Roland is more concerned with a young Chosen boy. He just can't wait to smack his lips on that boy's neck - I hope it's only the neck - and S-U-C-K all that yummy fluids out of that boy. Only, of course, since we are all genteel romance readers, we call it Care and Concern or something.

The Dipstick Department are back, and Rhiannon screeches the immortal version of The Sound Of Music as she moms Roland's future boyfriend while winning over Roland with her enthusiasm. Oh, Rhiannon, you are just asking for trouble, girlfriend - going between a whiny vampiro-dude and his boylove will only lead to heartbreak.

Still, there is decent enough sexual chemistry between Roland and Rhiannon, and the nasty guys create a decent external conflict that has me reading. This one is a bit heavy on the grim hero tortured-mortured whinefest stuff, but the kickass chick of a heroine saves the day.

Finally, an even older vampire in Twilight Illusions. And get this - Damien the Eternal, a magician, has some close, close ties (actually, to reveal more is to spoil the story) with Gilgamesh and Enkidu. Oh, Shannon, girlfriend - that's your warning sign. I mean, oh man, Gilgamesh and Enkidu of all people! This is just like Alexander the Great and Hephaistion Amyntoros, Achilles and Patroclus, and other Hoyay Legends.

For those uninitiated into hoyay legends, Gilgamesh is an Assyrian king in the past who raped, looted, pillaged, and generally made all his people's lives so miserable that the people prayed to the gods to do something. So the gods brought down Enkidu, a very strong mortal who, upon meeting Gilgamesh, soon becomes Gil's devoted follower (ahem). Gil gives up whoring, raping, and only a little looting and pillaging and these two become joined at the hip as they embark on many adventures together.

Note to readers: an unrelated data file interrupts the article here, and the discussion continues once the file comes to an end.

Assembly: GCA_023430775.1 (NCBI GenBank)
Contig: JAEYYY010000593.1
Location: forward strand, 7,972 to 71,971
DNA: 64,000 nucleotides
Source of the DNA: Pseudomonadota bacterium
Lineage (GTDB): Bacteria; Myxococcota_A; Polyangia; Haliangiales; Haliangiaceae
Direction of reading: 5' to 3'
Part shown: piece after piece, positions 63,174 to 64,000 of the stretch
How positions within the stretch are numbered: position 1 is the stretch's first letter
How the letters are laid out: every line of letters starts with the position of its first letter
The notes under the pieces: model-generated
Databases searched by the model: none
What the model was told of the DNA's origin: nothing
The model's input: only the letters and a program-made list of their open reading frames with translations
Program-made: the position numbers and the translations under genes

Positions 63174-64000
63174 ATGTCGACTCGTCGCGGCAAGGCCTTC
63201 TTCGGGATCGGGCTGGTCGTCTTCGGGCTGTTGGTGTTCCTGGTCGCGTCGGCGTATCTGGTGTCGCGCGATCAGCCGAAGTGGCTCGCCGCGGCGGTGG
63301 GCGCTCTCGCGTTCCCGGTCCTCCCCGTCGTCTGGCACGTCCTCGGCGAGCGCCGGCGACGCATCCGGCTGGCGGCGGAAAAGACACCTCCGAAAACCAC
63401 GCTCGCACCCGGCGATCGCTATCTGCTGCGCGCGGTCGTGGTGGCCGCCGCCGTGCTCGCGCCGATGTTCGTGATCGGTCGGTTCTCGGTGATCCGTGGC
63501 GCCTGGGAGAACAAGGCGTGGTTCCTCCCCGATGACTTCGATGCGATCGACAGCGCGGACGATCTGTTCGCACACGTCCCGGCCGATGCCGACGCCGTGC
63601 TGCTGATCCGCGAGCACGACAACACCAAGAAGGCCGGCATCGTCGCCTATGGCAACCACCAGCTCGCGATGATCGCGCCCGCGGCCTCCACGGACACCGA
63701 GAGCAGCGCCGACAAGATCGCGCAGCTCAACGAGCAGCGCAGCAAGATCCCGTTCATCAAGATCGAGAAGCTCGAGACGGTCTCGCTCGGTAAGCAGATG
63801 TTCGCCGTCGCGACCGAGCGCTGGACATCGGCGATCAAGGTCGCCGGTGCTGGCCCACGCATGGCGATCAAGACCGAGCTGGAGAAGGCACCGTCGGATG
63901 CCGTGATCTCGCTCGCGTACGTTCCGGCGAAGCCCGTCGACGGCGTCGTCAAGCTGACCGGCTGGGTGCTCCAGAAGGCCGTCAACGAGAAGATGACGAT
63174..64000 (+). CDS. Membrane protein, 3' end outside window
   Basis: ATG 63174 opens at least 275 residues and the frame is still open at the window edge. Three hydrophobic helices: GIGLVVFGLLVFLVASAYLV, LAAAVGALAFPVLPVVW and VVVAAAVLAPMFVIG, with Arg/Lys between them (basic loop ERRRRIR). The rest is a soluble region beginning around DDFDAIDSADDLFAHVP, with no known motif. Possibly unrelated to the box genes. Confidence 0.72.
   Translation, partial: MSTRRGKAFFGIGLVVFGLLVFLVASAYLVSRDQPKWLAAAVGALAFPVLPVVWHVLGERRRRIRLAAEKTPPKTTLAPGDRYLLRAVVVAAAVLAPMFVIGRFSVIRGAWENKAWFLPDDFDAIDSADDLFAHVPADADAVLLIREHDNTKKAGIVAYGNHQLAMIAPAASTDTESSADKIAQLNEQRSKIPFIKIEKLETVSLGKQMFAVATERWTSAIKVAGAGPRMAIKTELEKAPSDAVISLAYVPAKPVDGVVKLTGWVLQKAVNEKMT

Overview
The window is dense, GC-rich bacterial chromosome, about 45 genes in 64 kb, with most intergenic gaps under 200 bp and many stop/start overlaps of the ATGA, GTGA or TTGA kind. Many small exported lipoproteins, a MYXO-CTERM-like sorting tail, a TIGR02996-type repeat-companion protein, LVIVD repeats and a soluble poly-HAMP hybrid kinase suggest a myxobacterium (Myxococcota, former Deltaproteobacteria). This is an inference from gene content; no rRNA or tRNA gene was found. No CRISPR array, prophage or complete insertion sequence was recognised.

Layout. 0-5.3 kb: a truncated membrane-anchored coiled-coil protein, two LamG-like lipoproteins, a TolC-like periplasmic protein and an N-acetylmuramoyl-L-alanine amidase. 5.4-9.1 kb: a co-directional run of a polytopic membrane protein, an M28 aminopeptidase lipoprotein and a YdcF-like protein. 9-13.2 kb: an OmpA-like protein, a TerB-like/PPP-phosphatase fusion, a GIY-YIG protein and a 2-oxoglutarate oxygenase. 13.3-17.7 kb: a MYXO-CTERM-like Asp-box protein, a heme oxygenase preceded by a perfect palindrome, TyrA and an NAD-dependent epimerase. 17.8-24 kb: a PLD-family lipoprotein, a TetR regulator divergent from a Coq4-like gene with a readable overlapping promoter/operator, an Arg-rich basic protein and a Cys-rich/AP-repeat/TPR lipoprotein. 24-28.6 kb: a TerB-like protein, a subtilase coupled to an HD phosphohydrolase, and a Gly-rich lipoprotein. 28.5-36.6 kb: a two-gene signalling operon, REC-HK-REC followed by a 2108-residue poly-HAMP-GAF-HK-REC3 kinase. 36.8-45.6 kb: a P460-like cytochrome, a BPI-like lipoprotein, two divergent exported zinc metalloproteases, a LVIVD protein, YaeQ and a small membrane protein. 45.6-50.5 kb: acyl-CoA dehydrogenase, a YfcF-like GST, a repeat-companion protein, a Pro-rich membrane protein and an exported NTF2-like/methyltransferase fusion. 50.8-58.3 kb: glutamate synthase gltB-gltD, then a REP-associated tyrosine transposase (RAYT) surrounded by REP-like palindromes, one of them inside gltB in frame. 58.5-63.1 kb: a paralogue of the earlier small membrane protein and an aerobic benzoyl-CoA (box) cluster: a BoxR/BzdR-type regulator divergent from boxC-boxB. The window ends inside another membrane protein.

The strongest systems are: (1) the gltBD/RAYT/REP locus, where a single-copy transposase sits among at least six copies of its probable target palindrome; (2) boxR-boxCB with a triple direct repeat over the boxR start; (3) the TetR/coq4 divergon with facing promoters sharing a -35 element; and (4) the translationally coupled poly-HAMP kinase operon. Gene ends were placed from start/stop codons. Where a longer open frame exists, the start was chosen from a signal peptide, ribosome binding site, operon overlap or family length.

They are so gay.

So Shannon, you silly girl, why even waste your time with Damien? He doesn't love you. He loves Roland and Eric - see the electricity between the three vampires! You girls are just wasting time.

Anyway, there's also a murder spree and the Dipstick are at it again in this novella. This novella is better than the other two because there is great suspense and tension - the fear kind, not the sexual kind - to make up for the lack of credible romance.

In this world of vampires, there's not much love, more like some brand of hero worship from the women, wrapped up in mumbo jumbo about soulmates, destiny, fate, and other schoolgirl/fangirl nonsense. The vampire dudes, no matter how loud they whine and how much bat their eyelids at fellow vampire dudes, are always right. Humans are all dipsticks, we all want to be vampires! Take us, Lord Vampyre! Use us as your therapy couch! Sit on us and suck us dry!

I don't know - I'm pretty amused by the whole hoyayness of these stories, the decent suspense in the last two novellas, and the feitsiness of two out of three heroines (Tamara is the one who, when Eric suck her dry, surprises me by even having blood in the first place - amazing for someone with so little bone marrow). The vampires whine too much for my liking - wimps, them all - although Roland is pretty sexy as a closeted vampiro gay porno waiting to happen.

Oh, and the author's "Hello, readers!" note is pretty amusing too. She calls her fans "children" and her own books "tomes". As she thanks her children for buying her tomes and making these tomes classics (hey, they are sold for $60.00 in some auction, you know - it's like, why, like an autographed version of Finnegan's Wake or something!), I wonder if Andrew Lloyd Webber would ever make a musical out of one of those silly vampire-wannabe cults out there.

Wings In The Night - denizens of the hoyay underdark salute thee!

Rating: 71